Three Principles that Explain Authentic Decision-Making
You can’t make a good decision until you know who you are. Decisions based on someone else’s values are dissatisfying and ineffective.
3 principles that explain authentic decision-making:
#1. Identity tells you what to do.
Who you are is the foundation of useful action.
You don’t vacuum your house with a snowplow. And you can’t do snow removal with a vacuum.
If you’re a snowplow, look for snow. If you’re a vacuum, look for a dirty carpet.
Identity shows you what you do best. You can get groceries with a snow plow, but it’s not efficient. Snow plows are at their best when they feel the load of snow on the blade.
#2. Identity controls decisions.
Buying a car isn’t a rational decision. It’s about self-perception. I drive a pickup truck because I’m still that 13-year-old farm boy from Maine. It feels good.
Dr. James March suggests three questions for identity-based-decisions*:
- Who am I?
- What kind of situation is this?
- What do people like me do in this kind of situation?
#3. Identity controls behavior.
Thirty years ago, Texas introduced an anti-litter campaign based on the self-perception of Texans. It wasn’t “Give a hoot. Don’t Pollute.”
Texan’s are anti-authoritarian. Their identity-based-campaign was, “Don’t Mess with Texas.” Willie Nelson sang, “Mommas tell all your babies, “Don’t mess with Texas.” Litter dropped over 70%.
When you forget who you are, you define yourself by your circumstances.
The danger of forgetting who you are is losing yourself to the organization you lead. You become unfulfilled and drained.
- Tell everyone who you are by word and example.
- Tell everyone who WE are from an organizational point of view.
Warren Bennis said, “Becoming a leader is synonymous with becoming yourself …”
How might you become who they are?
What blocks authentic leadership?
How might you become who they are? Life’s challenges molds us into who we become, if we are lucky enough we learned from our parents experiences that molded them, based on circumstances they were faced with. We as off spring tend to learn by watching them and our others who have various challenges in life, some are mental, others have physical issues which make being a leader difficult, yet not impossible. Our teachers also played a tremendous role in molding us, I can tell you ” the Nuns taught me very quickly on respect and Christian values” as their rulers had a snap to them on ones palms!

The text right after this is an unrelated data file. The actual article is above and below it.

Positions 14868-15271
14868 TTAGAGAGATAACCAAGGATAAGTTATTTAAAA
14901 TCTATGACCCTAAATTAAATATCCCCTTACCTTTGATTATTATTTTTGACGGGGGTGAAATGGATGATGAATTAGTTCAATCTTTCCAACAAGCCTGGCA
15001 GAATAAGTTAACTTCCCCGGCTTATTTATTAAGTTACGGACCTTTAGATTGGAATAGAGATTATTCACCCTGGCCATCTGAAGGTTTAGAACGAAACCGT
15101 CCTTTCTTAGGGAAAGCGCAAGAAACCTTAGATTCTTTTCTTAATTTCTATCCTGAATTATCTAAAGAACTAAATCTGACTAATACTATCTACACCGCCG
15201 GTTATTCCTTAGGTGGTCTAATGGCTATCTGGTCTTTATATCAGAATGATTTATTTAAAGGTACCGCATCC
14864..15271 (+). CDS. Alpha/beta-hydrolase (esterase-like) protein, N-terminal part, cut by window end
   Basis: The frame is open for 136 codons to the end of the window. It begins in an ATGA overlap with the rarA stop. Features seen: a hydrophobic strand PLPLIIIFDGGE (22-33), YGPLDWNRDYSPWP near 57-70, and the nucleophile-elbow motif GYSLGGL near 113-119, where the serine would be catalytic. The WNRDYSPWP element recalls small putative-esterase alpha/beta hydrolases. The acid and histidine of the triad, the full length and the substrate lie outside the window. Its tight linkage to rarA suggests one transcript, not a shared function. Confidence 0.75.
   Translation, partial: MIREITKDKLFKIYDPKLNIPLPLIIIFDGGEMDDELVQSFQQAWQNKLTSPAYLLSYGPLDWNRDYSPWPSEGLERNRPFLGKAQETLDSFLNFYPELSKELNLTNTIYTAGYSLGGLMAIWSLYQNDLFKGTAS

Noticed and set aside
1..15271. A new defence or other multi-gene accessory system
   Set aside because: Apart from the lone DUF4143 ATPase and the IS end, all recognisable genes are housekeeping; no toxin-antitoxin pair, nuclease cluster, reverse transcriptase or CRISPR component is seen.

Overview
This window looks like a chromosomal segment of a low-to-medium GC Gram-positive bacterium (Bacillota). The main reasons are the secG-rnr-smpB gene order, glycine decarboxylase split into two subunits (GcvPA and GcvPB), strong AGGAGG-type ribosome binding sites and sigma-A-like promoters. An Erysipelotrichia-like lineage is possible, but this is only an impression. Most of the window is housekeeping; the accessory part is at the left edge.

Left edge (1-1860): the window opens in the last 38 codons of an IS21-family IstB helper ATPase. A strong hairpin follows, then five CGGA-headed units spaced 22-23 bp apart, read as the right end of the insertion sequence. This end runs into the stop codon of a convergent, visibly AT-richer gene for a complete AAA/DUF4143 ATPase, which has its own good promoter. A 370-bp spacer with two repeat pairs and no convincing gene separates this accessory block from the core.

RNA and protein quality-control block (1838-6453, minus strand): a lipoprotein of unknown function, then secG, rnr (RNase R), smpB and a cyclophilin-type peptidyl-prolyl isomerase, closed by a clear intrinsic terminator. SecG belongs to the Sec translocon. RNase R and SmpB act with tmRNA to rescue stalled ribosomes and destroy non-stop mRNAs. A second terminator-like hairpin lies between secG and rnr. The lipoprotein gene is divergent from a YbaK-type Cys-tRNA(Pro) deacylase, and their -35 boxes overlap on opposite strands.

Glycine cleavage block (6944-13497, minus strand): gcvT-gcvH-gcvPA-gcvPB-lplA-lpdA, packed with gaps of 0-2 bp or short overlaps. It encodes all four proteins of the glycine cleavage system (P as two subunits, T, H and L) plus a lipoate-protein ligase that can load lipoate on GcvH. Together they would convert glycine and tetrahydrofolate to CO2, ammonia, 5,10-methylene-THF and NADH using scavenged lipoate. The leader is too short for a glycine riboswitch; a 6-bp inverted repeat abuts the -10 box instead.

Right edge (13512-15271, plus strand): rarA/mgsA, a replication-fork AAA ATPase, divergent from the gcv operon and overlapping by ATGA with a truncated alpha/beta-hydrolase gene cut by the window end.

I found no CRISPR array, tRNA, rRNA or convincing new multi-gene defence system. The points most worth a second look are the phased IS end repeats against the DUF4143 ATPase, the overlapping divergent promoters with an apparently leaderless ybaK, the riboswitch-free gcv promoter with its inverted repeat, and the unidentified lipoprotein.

What blocks authentic leadership?
I think the “fear factor” gets in the way of some or, lack of guidance, experience, or “doing tasks with the wrong tools”, as Dan, has pointed out! typically we make choices by what we know and how to do it. “The task dictates the tools”!
Thanks Tim. Your reference to fear as a reason authentic leadership is blocked speaks to me. We fear the opinion of others and in the process, we become who THEY want us to become.
There are several motivations behind this fear. … We want power in the organization so we conform. We want a raise…. We are afraid of loosing the respect others seem to have.
A strong sense of identity enables us to overcome fear. Wanting to be liked is normal and healthy. Needing to be liked is self-destructive.
Substitute the word strategy for identity, and I can buy in to your construct here …
When doing, saying and achieving align … leadership happens.
I am a plow when needs be, a knife, a vacuum, a bullet … justified only by principle, not ID.
Thanks Rurbane… it seems circumstances impact the tools we bring out.
In the context of this post, you still begin with a basic identity – snowplow or vacuum. OR, we are what we do. (There are some good arguments for this position as well.)
I am NOT my circumstance, nor am I the appearance, nor am “I” defined by circumstantial behaviour …
I AM what I aim at (precisely, say, state out loud), hit (w/o collateral damage, nothing else lost, say, do openly), and reform (design, say, align in effect).
It is never simple; and metaphors/similies don’t suffice to cover it. And I am never perfect. I am love 🙂